Javier is a PhD student based in the Department of Civil and Environmental Engineering. He is part of the Mechanics of Infrastructure Materials Group, led by Dr Emilio Martínez-Pañeda. In addition, he is member of the Science and Solutions for a Changing Planet Doctoral Training Partnership (SSCP DTP) at the Grantham Institute.
His PhD research aims to develop new computational models to calculate Marine Ice Sheet Instability (MISI) and grounding line retreat in glaciers to improve sea level rise predictions. The main product suite used is COMSOL Multiphysics. This PhD is co-supervised by Dr Emilio Martínez-Pañeda and Dr Tim Hageman.
Javier also collaborates as a Graduate Teaching Assistant (GTA) for several modules in the Department. He is a graduate member of the Institution of Structural Engineers (GIStructE) and a member of the International Glaciological Society (MIGS).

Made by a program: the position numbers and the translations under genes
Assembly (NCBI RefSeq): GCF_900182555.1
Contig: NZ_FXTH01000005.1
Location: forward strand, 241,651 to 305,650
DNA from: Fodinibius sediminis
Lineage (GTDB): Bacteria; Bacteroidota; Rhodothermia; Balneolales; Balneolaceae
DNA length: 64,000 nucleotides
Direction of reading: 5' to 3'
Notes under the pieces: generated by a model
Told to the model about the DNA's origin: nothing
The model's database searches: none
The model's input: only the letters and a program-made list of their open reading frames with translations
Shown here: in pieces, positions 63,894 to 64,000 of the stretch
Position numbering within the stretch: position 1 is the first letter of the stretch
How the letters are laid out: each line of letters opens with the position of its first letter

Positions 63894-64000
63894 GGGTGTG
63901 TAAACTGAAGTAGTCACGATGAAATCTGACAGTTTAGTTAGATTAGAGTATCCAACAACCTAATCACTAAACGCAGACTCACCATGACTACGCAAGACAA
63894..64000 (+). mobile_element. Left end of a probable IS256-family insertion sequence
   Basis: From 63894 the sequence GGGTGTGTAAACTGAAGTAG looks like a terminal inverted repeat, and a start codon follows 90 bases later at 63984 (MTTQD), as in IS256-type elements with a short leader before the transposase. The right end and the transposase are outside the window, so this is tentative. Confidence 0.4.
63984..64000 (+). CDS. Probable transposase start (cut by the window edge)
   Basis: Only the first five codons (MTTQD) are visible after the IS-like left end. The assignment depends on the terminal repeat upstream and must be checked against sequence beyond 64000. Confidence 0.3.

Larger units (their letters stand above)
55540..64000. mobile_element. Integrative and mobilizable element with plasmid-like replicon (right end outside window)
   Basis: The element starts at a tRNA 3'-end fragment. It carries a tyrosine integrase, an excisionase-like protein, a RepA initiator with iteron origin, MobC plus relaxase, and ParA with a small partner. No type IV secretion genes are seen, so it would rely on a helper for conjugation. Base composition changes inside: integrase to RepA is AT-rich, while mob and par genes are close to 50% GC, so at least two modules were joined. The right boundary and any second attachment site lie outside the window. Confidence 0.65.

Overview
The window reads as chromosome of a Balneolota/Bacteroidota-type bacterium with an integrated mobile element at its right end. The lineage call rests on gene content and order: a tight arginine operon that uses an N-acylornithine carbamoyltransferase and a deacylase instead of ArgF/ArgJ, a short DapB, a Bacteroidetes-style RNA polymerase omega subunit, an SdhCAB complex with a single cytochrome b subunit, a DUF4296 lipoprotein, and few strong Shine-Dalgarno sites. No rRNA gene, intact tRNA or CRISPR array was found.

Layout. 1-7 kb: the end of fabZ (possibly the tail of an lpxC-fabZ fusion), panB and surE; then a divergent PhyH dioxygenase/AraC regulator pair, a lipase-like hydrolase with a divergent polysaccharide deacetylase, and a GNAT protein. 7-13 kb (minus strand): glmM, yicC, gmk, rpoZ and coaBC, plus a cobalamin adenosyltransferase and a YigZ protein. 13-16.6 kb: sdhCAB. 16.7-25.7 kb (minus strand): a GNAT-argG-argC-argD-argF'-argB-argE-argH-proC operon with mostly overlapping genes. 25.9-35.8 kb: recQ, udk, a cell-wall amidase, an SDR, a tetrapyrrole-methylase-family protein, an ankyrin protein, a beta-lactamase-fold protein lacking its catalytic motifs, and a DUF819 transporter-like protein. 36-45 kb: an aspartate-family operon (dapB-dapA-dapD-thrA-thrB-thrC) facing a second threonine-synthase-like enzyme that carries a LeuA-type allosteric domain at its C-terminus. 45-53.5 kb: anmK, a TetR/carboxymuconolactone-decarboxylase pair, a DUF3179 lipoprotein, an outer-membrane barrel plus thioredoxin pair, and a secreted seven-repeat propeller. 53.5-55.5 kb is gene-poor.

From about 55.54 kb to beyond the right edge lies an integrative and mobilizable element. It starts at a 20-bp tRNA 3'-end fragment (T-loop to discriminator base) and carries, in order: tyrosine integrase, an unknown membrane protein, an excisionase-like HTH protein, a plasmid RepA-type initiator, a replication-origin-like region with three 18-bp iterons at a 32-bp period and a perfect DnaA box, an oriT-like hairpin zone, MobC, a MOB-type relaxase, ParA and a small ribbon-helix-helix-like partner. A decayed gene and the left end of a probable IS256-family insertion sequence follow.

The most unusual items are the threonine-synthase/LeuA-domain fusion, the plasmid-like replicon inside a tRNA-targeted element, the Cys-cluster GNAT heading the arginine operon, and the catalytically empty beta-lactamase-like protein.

Background and Education
Born and raised in Madrid (Spain), Javier joined Imperial in 2018 to start his MEng degree in Civil Engineering. During these four years he specialised in the structural branch of Civil Engineering, where he studied elective modules such as Concrete Structures, Steel Structures and Design, Prestressed Concrete and Applied Dynamics, among others.
As an undergraduate, Javier participated in two charitable societies at Imperial: El Salvador Project and Engineering Change. The contributions involved mainly the design and construction of infrastructure projects in developing areas in Central America.
He graduated in 2022 with First-Class Honours, achieving an average of 76%. His final year project, “A phase field-based model for predicting creep crack growth in metals” achieved the highest score in the cohort and won the Final Year Project Awards 2021-2022 in the Materials section. He was on the Dean's List in Year 4.